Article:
58. Belathur Suresh, M.; Fischl, B.; Salat, D.H. Factors influencing accuracy of cortical thickness in the diagnosis of Alzheimer’s disease. Hum. Brain Mapp. 2018, 39, 1500–1515. [Google Scholar] [CrossRef] [PubMed]
  59. Leocadi, M.; Canu, E.; Calderaro, D.; Corbetta, D.; Filippi, M.; Agosta, F. An update on magnetic resonance imaging markers in AD. Ther. Adv. Neurol. Disord. 2020, 13, 1756286420947986. [Google Scholar] [CrossRef]
  60. Miller-Thomas, M.M.; Sipe, A.L.; Benzinger, T.L.S.; McConathy, J.; Connolly, S.; Schwetye, K.E. Multimodality review of amyloid-related diseases of the central nervous system. Radiographics 2016, 36, 1147–1163. [Google Scholar] [CrossRef]
  61. Qian, L.; Liu, R.; Qin, R.; Zhao, H.; Xu, Y. The associated volumes of sub-cortical structures and cognitive domain in patients of Mild Cognitive Impairment. J. Clin. Neurosci. 2018, 56, 56–62. [Google Scholar] [CrossRef]
  62. Bullmore, E.; Sporns, O. Complex brain networks: Graph theoretical analysis of structural and functional systems. Nat. Rev Neurosci. 2009, 10, 186–198. [Google Scholar] [CrossRef] [PubMed]
  63. Sporns, O.; Betzel, R.F. Modular Brain Networks. Annu. Rev. Psychol. 2016, 67, 613–640. [Google Scholar] [CrossRef]
  64. Sporns, O. The human connectome: Origins and challenges. Neuroimage 2013, 80, 53–61. [Google Scholar] [CrossRef]
  65. Minosse, S.; Garaci, F.; Martino, F.; Di Mauro, R.; Melis, M.; Di Giuliano, F.; Picchi, E.; Floris, R.; Guerrisi, M.; Di Girolamo, S.; et al. Global and local reorganization of brain network connectivity in sudden sensorineural hearing loss. In Proceedings of the Annual International Conference of the IEEE Engineering in Medicine and Biology Society, EMBS, Montreal, QC, Canada, 20–24 July 2020. [Google Scholar] [CrossRef]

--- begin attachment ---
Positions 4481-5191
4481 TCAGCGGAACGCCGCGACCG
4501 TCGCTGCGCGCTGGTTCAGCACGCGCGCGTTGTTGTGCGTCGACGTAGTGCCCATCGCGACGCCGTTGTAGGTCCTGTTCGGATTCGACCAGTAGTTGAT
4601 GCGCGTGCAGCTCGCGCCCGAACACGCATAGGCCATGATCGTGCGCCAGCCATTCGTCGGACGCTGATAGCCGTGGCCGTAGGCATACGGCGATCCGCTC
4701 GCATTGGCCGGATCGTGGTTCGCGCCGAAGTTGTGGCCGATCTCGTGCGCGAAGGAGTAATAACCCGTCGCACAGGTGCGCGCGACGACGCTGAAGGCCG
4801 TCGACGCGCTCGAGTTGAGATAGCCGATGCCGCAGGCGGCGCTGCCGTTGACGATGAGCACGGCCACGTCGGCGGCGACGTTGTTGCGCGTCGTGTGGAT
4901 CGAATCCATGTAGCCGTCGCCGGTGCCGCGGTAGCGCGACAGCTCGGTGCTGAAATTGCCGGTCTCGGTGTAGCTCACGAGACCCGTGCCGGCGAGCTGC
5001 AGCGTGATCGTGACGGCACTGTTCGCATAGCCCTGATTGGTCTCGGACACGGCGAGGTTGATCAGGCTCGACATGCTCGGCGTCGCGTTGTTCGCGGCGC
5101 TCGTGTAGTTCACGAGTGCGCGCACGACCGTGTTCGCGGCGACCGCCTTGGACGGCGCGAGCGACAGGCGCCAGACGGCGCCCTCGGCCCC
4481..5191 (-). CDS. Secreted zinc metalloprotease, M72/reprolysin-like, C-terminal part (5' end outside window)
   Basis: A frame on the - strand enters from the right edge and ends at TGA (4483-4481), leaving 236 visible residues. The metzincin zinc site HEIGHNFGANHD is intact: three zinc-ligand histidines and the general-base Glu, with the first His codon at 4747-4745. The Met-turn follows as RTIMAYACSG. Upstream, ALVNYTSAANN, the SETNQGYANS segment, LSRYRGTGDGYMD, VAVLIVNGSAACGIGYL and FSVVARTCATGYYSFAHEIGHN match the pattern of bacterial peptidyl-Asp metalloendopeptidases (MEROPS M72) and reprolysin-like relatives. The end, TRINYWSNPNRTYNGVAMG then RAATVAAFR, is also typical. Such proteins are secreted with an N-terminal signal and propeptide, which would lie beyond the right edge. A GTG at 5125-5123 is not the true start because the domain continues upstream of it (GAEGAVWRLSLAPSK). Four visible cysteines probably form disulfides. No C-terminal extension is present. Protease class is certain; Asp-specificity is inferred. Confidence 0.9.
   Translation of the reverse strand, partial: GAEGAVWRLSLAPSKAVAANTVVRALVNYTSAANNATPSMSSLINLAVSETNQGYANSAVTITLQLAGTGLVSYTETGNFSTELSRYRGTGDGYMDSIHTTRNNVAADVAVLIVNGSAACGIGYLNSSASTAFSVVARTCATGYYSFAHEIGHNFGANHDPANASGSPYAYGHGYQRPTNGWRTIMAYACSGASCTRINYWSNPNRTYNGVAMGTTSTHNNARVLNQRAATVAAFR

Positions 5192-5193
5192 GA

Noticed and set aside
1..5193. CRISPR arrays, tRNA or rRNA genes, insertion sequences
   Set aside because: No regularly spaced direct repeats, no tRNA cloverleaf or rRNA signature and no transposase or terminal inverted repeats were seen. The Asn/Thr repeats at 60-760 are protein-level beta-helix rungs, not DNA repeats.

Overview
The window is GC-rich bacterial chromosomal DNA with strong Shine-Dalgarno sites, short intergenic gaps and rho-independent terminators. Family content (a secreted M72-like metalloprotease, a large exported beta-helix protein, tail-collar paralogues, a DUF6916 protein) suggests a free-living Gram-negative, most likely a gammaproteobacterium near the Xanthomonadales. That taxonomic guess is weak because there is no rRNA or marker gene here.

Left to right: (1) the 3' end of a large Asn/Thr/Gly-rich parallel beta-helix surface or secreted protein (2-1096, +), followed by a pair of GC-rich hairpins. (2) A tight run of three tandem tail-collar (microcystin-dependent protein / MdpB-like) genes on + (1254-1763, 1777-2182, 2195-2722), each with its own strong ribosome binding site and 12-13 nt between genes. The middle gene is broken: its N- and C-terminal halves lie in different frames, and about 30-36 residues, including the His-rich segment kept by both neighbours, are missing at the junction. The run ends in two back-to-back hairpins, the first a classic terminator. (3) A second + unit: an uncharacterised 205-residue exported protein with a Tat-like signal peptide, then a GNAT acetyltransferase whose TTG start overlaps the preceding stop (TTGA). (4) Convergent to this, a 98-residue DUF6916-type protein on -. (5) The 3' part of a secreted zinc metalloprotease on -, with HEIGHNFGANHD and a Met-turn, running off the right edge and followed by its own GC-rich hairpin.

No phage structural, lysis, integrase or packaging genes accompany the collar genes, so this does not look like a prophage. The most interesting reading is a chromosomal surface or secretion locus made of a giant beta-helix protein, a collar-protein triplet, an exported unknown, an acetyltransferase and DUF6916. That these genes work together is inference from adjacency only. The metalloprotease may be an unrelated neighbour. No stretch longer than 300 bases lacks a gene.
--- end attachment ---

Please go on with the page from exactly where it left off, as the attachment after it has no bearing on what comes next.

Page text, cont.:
66. Sperling, R. The potential of functional MRI as a biomarker in early Alzheimer’s disease. Neurobiol. Aging 2011, 32, S37–S43. [Google Scholar] [CrossRef] [PubMed]
  67. Yamasaki, T.; Muranaka, H.; Kaseda, Y.; Mimori, Y.; Tobimatsu, S. Understanding the pathophysiology of Alzheimer’s disease and mild cognitive impairment: A mini review on fMRI and ERP studies. Neurol. Res. Int. 2012, 2012, 719056. [Google Scholar] [CrossRef]
  68. Cheng, J.; Yang, H.; Zhang, J. Donepezil’s effects on brain functions of patients with alzheimer disease: A regional homogeneity study based on resting-state functional magnetic resonance imaging. Clin. Neuropharmacol. 2019, 42, 42. [Google Scholar] [CrossRef]
  69. Penalba-Sánchez, L.; Oliveira-Silva, P.; Sumich, A.L.; Cifre, I. Increased functional connectivity patterns in mild Alzheimer’s disease: A rsfMRI study. Front. Aging Neurosci. 2023, 14, 1037347. [Google Scholar] [CrossRef] [PubMed]
  70. Sarraf, S.; Sarraf, A.; DeSouza, D.D.; Anderson, J.A.E.; Kabia, M. OViTAD: Optimized Vision Transformer to Predict Various Stages of Alzheimer’s Disease Using Resting-State fMRI and Structural MRI Data. Brain Sci. 2023, 13, 260. [Google Scholar] [CrossRef]
  71. Zhang, H.; Song, R.; Wang, L.; Zhang, L.; Wang, D.; Wang, C.; Wang, C.; Zhang, W. Classification of Brain Disorders in rs-fMRI via Local-to-Global Graph Neural Networks. IEEE Trans. Med. Imaging 2023, 42, 444–455. [Google Scholar] [CrossRef] [PubMed]
  72. Chen, X.; Onur, O.A.; Richter, N.; Fassbender, R.; Gramespacher, H.; Befahr, Q.; von Reutern, B.; Dillen, K.; Jacobs, H.I.L.; Kukolja, J.; et al. Concordance of Intrinsic Brain Connectivity Measures Is Disrupted in Alzheimer’s Disease. Brain Connect. 2021, 13, 344–355. [Google Scholar] [CrossRef]